Iraqi Palestinians arrive in Syria after Jordan refused them entry

244 refugees, claiming they had been threatened in Iraq, spent weeks at a border crossing after Jordan refused them admission.

May 9, 2006 18:22
1 minute read.

iraqi palestinians syria. (photo credit: AP)


Dear Reader,
As you can imagine, more people are reading The Jerusalem Post than ever before. Nevertheless, traditional business models are no longer sustainable and high-quality publications, like ours, are being forced to look for new ways to keep going. Unlike many other news organizations, we have not put up a paywall. We want to keep our journalism open and accessible and be able to keep providing you with news and analyses from the frontlines of Israel, the Middle East and the Jewish World.

As one of our loyal readers, we ask you to be our partner.

For $5 a month you will receive access to the following:

  • A user experience almost completely free of ads
  • Access to our Premium Section
  • Content from the award-winning Jerusalem Report and our monthly magazine to learn Hebrew - Ivrit
  • A brand new ePaper featuring the daily newspaper as it appears in print in Israel

Help us grow and continue telling Israel’s story to the world.

Thank you,

Ronit Hasin-Hochman, CEO, Jerusalem Post Group
Yaakov Katz, Editor-in-Chief


More than 200 Palestinians fleeing the insecurity in Iraq arrived in Syria on Tuesday after spending weeks in the no man's land of a desert border crossing because Jordan refused to admit them. The 244 refugees, who crossed the Iraqi border into Syria in nine buses, said they had been threatened in Iraq and told to leave the country. Most of the refugees, who included about 40 women and 70 children, had been stranded in the no man's land on Iraq's border with Jordan since March, when the Amman government barred their entry. Eventually, the Palestinian Authority persuaded Syria to accept them, and the UN Refugees and Works Agency and the UN High Commission for Refugees arranged for them to be taken north to Syria on buses that drove through Iraq. The refugees arrived at the Tanaf border crossing, 300 kilometers (187 miles) northeast of the Syrian capital of Damascus, where they were received by Ali Mustafa, the head of the General Administration for Palestinian Arab Refugees in Syria, and three representatives of the militant Palestinian group Hamas. "I have been stuck on the border since March 19," said Iyhab Tim, 30, a Palestinian from Baghdad. "I am extremely glad to find a country to live in at a time when all the Arabs have rejected us." He said in Iraq, he and his wife and child were subjected to "harassment and threats like the rest of the Palestinian community in Iraq." Another Palestinian on the buses, Jamal Abdul-Naser, 25, said he decided to leave Baghdad, where he lived, "because of lack of security." He said he had received several warnings urging him to leave. In March, Jordan refused to admit the Palestinians who came to the border, and who initially numbered 181, as it has accepted hundreds of thousands of Iraqis since the US-led invasion of the country in 2003. Jordan also hosts large numbers of Palestinians displaced in the wars with Israel of 1948 and 1967. But Syria agreed to accept the stranded Palestinians during the visit to Damascus of Palestinian Foreign Minister Mahmoud Al-Zahar on April 20. After Syria's decision became known, another 63 Palestinians in Iraq were allowed to join the group to be bussed to Tanaf.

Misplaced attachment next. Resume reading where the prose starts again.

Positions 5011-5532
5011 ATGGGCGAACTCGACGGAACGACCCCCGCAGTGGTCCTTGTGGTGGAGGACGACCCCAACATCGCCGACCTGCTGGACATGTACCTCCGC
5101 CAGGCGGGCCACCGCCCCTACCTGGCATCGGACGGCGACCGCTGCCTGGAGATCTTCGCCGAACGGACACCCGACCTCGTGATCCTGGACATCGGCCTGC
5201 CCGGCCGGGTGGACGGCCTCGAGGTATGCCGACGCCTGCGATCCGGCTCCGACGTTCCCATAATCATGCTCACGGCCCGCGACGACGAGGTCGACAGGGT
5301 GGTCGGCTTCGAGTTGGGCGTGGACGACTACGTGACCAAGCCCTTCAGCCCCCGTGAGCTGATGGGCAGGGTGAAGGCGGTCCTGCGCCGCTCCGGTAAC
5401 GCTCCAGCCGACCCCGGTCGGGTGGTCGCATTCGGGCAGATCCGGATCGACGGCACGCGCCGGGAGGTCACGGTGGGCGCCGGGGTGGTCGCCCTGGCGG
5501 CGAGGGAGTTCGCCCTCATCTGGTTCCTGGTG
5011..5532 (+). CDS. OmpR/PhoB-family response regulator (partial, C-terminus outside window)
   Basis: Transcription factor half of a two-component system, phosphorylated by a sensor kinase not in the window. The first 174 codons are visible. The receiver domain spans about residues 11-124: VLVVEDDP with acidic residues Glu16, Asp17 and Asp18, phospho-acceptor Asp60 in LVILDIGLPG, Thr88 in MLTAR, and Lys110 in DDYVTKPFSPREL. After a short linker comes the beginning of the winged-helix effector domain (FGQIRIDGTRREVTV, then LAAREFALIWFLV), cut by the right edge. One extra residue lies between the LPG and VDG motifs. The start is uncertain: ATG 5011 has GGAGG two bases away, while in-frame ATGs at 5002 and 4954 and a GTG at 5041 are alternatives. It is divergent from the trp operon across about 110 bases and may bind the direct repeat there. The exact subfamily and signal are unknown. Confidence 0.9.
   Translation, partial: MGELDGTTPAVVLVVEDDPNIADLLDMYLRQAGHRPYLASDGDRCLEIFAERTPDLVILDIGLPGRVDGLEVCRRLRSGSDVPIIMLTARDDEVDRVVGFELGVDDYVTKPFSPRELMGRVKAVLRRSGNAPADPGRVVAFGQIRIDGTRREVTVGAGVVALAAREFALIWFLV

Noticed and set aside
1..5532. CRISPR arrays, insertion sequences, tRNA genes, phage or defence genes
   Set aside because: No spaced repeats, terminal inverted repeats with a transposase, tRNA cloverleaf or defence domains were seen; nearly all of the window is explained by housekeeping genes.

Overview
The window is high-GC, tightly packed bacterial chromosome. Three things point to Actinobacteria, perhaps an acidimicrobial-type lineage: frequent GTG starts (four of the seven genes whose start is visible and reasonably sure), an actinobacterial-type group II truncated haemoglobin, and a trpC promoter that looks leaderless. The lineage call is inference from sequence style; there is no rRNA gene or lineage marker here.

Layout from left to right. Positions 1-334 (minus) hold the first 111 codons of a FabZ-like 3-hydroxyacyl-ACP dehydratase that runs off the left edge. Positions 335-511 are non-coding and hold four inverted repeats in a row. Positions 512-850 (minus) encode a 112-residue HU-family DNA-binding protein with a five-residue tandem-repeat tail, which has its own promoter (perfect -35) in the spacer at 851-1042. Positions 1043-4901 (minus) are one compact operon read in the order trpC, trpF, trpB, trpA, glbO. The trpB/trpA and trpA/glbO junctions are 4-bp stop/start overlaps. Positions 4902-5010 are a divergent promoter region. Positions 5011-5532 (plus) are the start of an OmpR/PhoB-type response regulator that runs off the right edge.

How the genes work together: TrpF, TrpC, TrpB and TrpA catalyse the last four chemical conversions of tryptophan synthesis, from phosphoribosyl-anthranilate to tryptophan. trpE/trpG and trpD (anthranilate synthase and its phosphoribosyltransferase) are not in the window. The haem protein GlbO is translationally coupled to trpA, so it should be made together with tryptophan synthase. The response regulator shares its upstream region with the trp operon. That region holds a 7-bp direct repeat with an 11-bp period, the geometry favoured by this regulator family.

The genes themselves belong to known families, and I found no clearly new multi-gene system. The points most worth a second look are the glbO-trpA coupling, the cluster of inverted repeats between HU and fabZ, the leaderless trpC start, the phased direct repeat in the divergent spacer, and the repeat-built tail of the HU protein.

Join Jerusalem Post Premium Plus now for just $5 and upgrade your experience with an ads-free website and exclusive content. Click here>>

Related Content

The aftermath of an Iranian ballistic missile strike on the Koya headquarters of the KDP-I Iranian o
November 15, 2018
Senior IRGC commander: Israeli agent killed in September strikes on Kurds